- Communicating with users. Marketing copy and content of all sorts can be easily generated and improved with the help of tools like Lex (which I created), Jasper, and Copy.ai.
- Interpreting user feedback. Most companies, even small startups, have a mountain of emails and feedback surveys that they struggle to turn into actionable information. LLMs are quite good at extracting themes and summarizing giant piles of text into something useful for a busy founder.
- Automating sales and customer support. One of the biggest sources of headcount for most businesses is sales and customer support. Both essentially boil down to talking to people and answering their questions about your product, or taking actions on their behalf. All of this will get much easier with AI, and the humans that work in these functions will begin to act more like managers than line workers.
When you add all of this up, it’s clear that the role humans play in company building is going to change going forward. More and more business activity will be delegated to machines. Humans will set the initial vision then act as the glue that links everything together and keeps it running smoothly.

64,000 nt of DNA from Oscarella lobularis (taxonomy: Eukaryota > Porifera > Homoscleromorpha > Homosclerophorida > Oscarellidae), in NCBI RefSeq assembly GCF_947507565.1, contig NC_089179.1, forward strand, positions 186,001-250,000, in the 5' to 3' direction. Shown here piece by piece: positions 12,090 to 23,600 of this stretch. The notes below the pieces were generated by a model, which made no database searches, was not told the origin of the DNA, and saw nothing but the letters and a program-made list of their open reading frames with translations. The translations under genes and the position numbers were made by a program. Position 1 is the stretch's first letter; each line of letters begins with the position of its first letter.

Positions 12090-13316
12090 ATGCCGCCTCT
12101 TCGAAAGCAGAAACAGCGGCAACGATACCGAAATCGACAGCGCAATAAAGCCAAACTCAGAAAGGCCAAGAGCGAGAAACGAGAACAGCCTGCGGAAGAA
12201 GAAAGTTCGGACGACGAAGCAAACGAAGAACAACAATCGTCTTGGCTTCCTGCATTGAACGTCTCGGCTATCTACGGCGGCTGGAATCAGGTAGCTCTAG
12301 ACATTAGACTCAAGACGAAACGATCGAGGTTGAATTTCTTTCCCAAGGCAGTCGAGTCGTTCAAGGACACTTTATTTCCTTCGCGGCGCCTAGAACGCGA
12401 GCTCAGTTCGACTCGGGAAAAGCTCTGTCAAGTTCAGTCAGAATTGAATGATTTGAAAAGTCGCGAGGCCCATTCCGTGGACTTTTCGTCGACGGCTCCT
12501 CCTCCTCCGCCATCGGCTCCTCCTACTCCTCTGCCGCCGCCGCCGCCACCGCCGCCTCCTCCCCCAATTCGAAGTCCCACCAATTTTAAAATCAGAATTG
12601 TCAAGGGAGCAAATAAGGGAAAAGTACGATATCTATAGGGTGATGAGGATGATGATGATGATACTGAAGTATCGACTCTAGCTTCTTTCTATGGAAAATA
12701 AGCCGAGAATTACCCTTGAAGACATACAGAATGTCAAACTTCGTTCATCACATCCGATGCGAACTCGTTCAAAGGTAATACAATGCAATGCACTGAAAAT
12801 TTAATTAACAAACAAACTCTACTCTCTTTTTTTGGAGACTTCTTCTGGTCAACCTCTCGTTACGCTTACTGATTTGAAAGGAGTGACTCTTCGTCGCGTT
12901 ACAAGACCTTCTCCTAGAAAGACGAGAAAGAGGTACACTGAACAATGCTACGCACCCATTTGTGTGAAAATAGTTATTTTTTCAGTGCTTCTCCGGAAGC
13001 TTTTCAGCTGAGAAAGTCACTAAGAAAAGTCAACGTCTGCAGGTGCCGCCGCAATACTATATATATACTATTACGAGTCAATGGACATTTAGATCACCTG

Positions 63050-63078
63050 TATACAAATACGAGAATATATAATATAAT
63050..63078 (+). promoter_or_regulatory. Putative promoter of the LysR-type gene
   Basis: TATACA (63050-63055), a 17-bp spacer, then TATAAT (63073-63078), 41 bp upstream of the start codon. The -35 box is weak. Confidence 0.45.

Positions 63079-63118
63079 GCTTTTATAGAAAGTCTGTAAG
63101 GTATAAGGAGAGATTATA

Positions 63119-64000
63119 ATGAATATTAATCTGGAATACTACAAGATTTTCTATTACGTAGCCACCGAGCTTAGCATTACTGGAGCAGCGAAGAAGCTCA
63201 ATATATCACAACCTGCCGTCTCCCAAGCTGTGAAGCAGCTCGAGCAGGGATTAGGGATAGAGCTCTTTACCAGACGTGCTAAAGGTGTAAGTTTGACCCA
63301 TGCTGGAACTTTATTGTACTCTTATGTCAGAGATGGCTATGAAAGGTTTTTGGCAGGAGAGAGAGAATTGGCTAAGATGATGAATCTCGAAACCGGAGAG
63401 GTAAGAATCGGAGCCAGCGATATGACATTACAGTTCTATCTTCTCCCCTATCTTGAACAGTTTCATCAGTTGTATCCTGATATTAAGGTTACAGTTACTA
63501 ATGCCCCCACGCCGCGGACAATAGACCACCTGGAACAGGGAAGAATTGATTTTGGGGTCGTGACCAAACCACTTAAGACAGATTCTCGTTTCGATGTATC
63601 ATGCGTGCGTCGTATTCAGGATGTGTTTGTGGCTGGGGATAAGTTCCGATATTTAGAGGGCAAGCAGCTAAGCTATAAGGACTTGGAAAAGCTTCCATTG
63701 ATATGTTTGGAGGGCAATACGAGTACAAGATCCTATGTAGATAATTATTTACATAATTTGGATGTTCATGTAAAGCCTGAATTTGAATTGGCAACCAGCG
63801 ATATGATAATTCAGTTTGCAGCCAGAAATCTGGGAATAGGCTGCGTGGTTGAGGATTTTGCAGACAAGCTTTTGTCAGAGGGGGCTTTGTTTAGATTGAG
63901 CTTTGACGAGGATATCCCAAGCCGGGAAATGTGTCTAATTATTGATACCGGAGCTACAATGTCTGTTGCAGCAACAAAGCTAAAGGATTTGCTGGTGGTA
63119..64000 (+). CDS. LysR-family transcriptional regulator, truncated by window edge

Existing companies will adopt many of these techniques, but newer and smaller organizations will blaze the trail and discover what it looks like to fully embrace AI in order to scale. Following Conway’s Law, the types of products we get will change as the organizations that build them also change.
Obviously, no one knows how the future will play out. We’re at the earliest stages of understanding how AI can be applied to business and all we can do is squint. But the implications are significant, and the systems we design now will determine the organizations we get in the future. It’s up to us to make sure that the applications of AI in our businesses create a better future and not just a cheaper present.
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Love Conway's Law. Such an under-appreciated concept in organizational dynamics